They include its first chief, Jonathan McIvor. He was the most senior uniformed officer on duty in Plumstead, the area of London where the Black teenager Stephen Lawrence was murdered in 1993.

An official inquiry into that crime found there was a culture of “institutional racism” in the London Metropolitan Police. The inquiry criticized McIvor for failing to meet his responsibilities on the night of the murder and for lacking sufficient knowledge about racist violence in the area.

Tools of repression

The criticism did not stop the British government from nominating McIvor for the EU job.

Britain proved its commitment to McIvor by paying most of the bills during the first year he managed the EU operation. McIvor quickly began assessing how to equip the PA’s police with tools of repression like batons, tear gas and rubber bullets.

The operation’s tacit objective was to make Israel happy. That goal has been attained.

Micky Rosenfeld, a spokesperson for the Israeli police, has credited the EU with boosting cooperation between Israel and the PA.

A related initiative was launched by the US in 2005. It involved appointing a US military general as a “security coordinator” to train the PA’s forces.

Britain and Canada have supplied personnel to that initiative, too.

Keith Dayton, the security coordinator from 2005 to 2010, promoted disunity among Palestinians. He facilitated the mass round-up of people suspected of Hamas connections in the West Bank during 2007.

Dayton was also a key figure behind a botched plan hatched by the administration of George W. Bush. The plan involved arming and training Palestinian proxies in Gaza to overthrow the Hamas-led administration, after the party won Palestinian Authority elections in 2006.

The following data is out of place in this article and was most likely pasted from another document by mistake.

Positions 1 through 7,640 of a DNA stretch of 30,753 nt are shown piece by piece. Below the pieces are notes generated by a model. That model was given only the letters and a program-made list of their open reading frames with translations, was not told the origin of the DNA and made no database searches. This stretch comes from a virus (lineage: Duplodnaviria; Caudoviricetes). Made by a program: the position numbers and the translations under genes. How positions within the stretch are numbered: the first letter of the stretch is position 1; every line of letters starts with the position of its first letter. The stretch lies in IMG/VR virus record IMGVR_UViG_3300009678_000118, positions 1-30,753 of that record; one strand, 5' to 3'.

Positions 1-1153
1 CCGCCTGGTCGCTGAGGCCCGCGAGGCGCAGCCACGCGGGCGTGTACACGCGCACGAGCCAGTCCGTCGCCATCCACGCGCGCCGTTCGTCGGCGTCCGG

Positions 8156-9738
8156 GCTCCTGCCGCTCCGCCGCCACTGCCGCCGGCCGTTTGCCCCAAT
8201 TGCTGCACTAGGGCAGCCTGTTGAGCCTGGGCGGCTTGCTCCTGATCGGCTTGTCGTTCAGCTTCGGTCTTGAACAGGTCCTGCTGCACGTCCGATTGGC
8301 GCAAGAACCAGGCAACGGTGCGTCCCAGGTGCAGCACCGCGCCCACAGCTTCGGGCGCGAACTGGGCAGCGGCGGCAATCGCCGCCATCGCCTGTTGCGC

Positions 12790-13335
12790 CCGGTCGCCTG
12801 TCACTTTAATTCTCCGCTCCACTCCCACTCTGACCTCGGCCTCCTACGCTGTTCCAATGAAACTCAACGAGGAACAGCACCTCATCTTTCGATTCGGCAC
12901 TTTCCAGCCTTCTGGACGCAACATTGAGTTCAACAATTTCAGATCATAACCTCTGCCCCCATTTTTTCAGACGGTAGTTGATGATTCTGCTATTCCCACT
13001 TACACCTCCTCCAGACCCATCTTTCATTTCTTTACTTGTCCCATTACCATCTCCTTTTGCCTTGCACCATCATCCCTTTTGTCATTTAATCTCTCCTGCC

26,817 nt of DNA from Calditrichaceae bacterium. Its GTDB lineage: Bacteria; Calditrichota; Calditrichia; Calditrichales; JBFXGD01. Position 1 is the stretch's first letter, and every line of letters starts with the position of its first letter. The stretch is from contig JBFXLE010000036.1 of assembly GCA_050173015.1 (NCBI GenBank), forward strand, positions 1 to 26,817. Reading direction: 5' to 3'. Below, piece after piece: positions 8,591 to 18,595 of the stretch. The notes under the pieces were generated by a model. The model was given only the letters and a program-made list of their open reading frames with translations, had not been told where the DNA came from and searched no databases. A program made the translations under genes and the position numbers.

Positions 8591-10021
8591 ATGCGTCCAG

The US intervention provoked deadly battles between supporters of Hamas and Abbas’ Fatah party in 2007 and led to the ongoing political division between the West Bank and Gaza Strip.

Later, Dayton gloated about the success he enjoyed in convincing the PA to “allay Israeli fears.” Some Israeli troops stationed in the West Bank joined Israel’s attack on Gaza in late 2008 and early 2009. They left their usual posts, Dayton has claimed, because “they could trust” the PA’s forces.

Those forces did not let the Israeli oppressor down. The PA suppressed protests held in the West Bank against the Israeli invasion of Gaza.

It is continuing to suppress protests.

Palestinians have taken to the streets of Ramallah in the past week, denouncing the PA’s complicity in Bassel al-Araj’s killing and the persecution of other activists. The demonstrators have been met by police officers wielding batons and firing tear gas.

Bassel’s father, Mahmoud al-Araj, was among those beaten.

It is disgraceful that a man who has just lost his son could be treated with such brutality. That is what happens when the Palestinian Authority strives to please the oppressor by copying its tactics.

•First published by The Electronic Intifada, 16 March 2017.

Saturday, March 4, 2017

Who funds Irish4Israel?

Each time Israel’s supporters in Ireland decide to smear the Palestine solidarity movement, there is a strong likelihood that a man called Barry Williams will be quoted in the media.

Williams and his group Irish4Israel have featured prominently in two recent stories.